As if we needed further proof that traditional banks are going the way of the dinosaurs, Accenture has recently released findings that show that younger bank customers are twice as likely as older customers to switch to a branchless bank or even to a non-traditional player offering banking services.
Gone are the days of receiving a toaster when you opened a new bank account; today’s consumers want all of the services but none of the hassle of walking into a branch, standing in line and talking to an actual teller. Instead, according to Accenture, people are more open than ever to alternative ways of doing their banking.
In addition to results that show 39 percent of customers 18-34, 29 percent of those 35-55 and 16 percent of those over 55 would think about going branchless, the survey goes much further to show that a large number of people – mostly in the younger age range – are open to doing their banking with tech companies like Amazon, Apple and Google if they ever choose to offer financial services.
Considering that millennials have spent most of their lives in the digital world, these numbers shouldn’t surprise anyone and should actually give those companies food for thought. They are already privy to a vast amount of personal customer information, so the leap to the world of finance should not be a huge stretch, regulatory issues aside.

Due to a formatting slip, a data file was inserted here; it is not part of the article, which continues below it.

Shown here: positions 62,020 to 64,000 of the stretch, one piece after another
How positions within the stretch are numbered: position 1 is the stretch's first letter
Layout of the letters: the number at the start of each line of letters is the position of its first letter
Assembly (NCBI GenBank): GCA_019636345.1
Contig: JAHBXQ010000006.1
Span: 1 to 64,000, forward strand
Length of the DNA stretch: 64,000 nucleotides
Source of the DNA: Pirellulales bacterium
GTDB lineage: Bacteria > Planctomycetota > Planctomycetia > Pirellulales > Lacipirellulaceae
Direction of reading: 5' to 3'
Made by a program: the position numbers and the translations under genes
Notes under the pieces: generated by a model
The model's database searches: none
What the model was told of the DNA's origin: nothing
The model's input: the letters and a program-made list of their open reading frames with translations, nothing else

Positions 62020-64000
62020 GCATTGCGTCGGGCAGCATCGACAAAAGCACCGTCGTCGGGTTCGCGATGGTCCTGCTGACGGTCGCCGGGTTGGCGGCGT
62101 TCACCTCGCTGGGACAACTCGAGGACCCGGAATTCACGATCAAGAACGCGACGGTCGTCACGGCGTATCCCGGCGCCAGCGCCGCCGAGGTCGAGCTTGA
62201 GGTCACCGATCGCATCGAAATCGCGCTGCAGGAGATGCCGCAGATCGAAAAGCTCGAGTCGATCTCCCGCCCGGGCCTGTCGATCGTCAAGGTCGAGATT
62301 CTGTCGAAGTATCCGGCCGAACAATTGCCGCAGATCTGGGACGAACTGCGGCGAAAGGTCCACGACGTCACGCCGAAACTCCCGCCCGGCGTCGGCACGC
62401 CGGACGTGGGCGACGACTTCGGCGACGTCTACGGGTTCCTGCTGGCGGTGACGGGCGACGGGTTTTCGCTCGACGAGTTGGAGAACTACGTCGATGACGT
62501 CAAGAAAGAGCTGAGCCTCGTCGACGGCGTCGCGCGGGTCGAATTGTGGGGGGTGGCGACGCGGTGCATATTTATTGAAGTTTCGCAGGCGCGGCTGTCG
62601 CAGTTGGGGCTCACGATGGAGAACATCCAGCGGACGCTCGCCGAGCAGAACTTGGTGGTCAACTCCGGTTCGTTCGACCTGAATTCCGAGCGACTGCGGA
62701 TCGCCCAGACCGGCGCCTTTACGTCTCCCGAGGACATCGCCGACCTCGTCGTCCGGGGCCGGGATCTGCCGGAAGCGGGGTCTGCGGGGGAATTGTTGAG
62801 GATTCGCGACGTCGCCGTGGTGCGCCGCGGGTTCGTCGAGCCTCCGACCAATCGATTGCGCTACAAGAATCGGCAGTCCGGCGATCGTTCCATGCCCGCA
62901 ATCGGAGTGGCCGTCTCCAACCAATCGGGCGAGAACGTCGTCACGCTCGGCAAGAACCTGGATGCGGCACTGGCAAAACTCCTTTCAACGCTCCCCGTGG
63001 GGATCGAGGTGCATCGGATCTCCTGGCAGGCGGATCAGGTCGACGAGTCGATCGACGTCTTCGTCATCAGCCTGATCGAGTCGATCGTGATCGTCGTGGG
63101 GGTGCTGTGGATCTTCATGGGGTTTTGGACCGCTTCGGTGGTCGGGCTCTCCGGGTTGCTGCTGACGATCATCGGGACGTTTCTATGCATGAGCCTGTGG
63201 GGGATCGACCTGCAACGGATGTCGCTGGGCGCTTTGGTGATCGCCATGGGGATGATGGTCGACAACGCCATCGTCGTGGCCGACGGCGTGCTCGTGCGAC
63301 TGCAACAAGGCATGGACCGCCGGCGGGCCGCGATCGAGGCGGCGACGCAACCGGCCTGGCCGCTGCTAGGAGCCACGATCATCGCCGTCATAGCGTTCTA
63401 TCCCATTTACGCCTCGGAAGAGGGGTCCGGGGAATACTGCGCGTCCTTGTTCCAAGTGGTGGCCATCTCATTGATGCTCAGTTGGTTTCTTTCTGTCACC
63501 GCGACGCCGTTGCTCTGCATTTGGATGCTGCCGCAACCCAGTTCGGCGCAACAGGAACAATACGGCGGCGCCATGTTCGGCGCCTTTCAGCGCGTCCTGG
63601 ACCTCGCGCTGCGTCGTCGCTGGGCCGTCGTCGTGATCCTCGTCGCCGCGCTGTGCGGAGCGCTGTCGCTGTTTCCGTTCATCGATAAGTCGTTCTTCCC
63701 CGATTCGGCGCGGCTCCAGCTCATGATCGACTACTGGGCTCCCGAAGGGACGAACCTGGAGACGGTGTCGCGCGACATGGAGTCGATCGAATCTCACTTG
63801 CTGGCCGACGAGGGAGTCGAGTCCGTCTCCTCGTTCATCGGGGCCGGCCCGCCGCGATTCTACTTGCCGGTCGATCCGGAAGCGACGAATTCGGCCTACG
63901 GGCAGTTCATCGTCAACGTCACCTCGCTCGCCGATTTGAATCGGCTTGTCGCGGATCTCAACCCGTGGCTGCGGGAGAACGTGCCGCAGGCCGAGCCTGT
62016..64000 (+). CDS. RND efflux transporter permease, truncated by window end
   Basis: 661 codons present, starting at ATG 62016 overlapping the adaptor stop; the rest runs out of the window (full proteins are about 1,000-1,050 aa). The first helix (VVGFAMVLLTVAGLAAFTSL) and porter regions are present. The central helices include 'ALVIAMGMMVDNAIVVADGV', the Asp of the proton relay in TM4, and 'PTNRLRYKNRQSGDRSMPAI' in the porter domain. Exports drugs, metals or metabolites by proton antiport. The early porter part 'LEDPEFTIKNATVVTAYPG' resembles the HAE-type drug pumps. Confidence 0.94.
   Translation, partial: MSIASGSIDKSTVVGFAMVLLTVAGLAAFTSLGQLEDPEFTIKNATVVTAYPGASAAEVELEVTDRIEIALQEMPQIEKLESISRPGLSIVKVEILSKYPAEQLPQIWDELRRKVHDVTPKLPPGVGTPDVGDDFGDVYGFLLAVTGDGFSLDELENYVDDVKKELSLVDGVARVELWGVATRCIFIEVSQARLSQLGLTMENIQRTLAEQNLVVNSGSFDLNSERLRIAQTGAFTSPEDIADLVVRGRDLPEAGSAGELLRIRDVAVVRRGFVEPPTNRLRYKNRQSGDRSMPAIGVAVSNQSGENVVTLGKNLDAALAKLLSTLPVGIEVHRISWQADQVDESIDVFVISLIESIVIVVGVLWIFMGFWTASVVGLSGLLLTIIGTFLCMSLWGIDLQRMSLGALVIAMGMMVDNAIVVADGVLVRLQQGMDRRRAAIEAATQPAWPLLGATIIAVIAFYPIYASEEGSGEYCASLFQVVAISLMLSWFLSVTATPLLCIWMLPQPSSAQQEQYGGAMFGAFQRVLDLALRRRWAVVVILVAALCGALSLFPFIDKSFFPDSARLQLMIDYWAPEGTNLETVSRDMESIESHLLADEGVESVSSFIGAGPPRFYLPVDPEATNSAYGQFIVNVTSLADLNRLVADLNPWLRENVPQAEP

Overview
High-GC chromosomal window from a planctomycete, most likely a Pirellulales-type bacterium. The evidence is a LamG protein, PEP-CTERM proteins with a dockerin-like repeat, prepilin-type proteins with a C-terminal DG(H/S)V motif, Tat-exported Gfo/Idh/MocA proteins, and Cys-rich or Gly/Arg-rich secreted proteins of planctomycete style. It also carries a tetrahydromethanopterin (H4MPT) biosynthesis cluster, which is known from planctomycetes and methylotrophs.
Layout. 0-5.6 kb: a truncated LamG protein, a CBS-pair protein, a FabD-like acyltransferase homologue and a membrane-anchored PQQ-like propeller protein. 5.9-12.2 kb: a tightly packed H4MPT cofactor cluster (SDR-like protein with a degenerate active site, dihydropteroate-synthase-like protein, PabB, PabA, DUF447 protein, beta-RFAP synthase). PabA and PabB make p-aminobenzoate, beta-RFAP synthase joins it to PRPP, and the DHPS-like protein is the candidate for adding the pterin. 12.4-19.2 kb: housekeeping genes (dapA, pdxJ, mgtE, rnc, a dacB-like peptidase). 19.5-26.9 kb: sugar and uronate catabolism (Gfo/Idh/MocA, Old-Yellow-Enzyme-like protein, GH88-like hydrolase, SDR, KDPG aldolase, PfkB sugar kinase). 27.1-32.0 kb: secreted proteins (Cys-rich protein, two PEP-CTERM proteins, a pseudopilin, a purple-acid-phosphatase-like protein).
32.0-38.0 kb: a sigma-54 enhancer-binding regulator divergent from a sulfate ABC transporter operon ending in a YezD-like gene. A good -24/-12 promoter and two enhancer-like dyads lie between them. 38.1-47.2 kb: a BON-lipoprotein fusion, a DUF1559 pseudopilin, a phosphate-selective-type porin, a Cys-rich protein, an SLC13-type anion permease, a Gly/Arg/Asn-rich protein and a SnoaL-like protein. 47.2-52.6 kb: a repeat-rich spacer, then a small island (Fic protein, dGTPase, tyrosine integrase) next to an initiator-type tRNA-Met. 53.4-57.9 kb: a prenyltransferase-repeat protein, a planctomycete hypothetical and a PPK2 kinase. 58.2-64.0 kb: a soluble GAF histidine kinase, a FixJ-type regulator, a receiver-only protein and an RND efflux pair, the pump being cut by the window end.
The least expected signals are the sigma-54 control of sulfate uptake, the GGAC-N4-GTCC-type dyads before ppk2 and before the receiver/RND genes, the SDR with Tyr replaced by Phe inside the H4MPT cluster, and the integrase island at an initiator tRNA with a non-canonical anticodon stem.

Another bit of data from the survey is that a very high percentage of respondents (as high as 72 percent of 18-24 year olds), would be willing to bank with at least one technology, telecom, retail or postal/shipping firm.
This should be a giant kick in the pants for the telco community, which is already in the perfect position to add banking to its list of services in an effort to bring in new revenue. In fact, Rogers Communications, the largest CSP in Canada, announced last fall that it would begin offering credit card services in 2014, both in a traditional plastic format as well as a mobile version. This news came after the telco received the blessing of Canada’s banking regulator, a hurdle that took a lot of effort and money to clear.
Given that Rogers had previously partnered with Canadian banking institution CIBC and has teamed up with other companies on mobile payments, it will be interesting to see what happens to those alliances once the telco in essence becomes a bank itself.
And Rogers is far from alone. From African operators delivering sophisticated mobile payments capabilities for the so-called “unbanked” to Square’s and PayPal’s mobile wallets, various tech and telco players are getting into the money mix. With banking deregulation happening faster outside of North America, it’s a bit easier for European telcos and others to join the game, including Telefónica and Telenor Serbia.
For their part, banks are reacting to the current and potential competition, including through improving their personal engagement with customers as pointed out in a recent post here by Jonathan Jensen. But will it be enough?
With customer loyalty more fleeting than ever before, even a stalwart institution like a bank no longer holds the monopoly on money.
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